Dottie, a midwife-doula in Colorado Springs, told me, “We specify up front that whatever we do will only be by the client’s consent.” She told me at times she felt she had to say “I need you to do this…” when legally required, but didn’t think midwives normally did anything that could be considered “bossy.”
I called Laura Shanley, the founder of unassistedchildbirth.com, to hear what she had to say about bossy midwives. I expected an unassisted childbirth advocate to say something like, well, they’re midwives, of course they’re bossy, that’s just the way they are. Instead, she expressed a positive attitude toward midwives and strong support of their work. “I think the main reason midwives might seem bossy is the fear of losing their license,” she said. She listed a number of ludicrous laws hampering midwives: in our State of Colorado, midwives are required to transfer care to the hospital if labor hasn’t significantly progressed twelve hours after the water breaks (in Oregon, the law allows seventy-two hours); the placenta has to be delivered within one hour of the baby. Midwives in every state work under ridiculous legal limits, and jail time can be a very real consequence for using their own professional judgment.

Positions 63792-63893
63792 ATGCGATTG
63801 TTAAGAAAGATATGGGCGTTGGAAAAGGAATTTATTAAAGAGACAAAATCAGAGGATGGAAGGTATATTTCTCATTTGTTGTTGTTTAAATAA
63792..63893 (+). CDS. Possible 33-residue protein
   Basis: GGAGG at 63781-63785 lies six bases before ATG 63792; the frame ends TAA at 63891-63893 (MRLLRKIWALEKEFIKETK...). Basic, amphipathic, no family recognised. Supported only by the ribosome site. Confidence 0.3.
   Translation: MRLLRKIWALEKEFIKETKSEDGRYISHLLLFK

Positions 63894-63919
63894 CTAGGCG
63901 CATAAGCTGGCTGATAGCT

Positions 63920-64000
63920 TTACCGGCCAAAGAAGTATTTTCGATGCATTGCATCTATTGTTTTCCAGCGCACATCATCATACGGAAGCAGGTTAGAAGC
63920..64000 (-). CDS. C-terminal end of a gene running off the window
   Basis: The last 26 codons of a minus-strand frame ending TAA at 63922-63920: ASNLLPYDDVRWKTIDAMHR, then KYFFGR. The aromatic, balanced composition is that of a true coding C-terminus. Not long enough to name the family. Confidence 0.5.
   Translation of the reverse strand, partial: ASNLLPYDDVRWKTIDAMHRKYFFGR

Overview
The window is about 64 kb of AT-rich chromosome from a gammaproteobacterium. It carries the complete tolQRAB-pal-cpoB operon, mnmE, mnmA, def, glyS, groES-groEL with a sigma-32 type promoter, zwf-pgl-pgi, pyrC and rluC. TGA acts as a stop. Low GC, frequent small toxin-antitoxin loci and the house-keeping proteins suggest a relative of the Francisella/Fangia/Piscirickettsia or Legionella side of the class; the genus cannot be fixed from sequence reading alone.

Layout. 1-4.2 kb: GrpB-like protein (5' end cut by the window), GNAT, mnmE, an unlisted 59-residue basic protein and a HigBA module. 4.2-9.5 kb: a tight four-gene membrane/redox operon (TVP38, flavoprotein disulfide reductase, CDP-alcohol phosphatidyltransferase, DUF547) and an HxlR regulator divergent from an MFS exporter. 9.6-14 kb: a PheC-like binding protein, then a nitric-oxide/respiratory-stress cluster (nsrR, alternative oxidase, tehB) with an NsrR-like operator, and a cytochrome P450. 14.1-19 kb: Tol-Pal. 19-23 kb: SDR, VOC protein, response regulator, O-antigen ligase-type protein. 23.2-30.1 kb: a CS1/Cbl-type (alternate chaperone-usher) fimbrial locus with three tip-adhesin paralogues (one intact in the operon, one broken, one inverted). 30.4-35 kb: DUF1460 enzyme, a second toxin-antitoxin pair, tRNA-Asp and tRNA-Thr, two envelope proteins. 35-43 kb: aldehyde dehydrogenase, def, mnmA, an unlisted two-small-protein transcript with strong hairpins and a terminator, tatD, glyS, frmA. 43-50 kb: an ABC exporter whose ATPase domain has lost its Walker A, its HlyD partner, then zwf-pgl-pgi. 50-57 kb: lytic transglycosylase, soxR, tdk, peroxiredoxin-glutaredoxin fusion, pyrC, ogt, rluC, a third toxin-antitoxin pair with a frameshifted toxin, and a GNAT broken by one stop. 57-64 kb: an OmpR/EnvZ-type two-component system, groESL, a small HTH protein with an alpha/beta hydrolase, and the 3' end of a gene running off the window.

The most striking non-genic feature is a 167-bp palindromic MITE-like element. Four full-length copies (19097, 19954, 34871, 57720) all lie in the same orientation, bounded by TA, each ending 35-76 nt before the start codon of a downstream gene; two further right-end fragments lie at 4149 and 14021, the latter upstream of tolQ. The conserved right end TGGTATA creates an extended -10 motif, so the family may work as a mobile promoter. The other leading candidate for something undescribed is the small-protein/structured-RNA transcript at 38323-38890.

According to Colorado law, our second child developed in an almost-anemic uterus. My wife’s iron levels were hovering right above the legal limit for a homebirth, and fortunately never dipped below it. Our homebirth midwife got a bit bossy about food, urging my wife to eat more and take supplements to bring her iron levels up. That birth went far more quickly – the midwife arrived ten minutes too late. She got to show the placenta and cord blood stem cell kit who was in control, but that was her only outlet for whatever bossiness she might have felt. Lightbulb #2 floated serenely in our bathtub at home after a far safer, far faster, far better birth experience than Lightbulb # 1’s birth had been.
An anesthesiologist, an OB, and a midwife walked into a bar. The anesthesiologist ordered a pitcher of stout and a double burger; the OB ordered a Reuben and a bottle of red wine; the midwife ordered their biggest plate of steak and fries with a margarita. They all sat in a booth and shared war stories.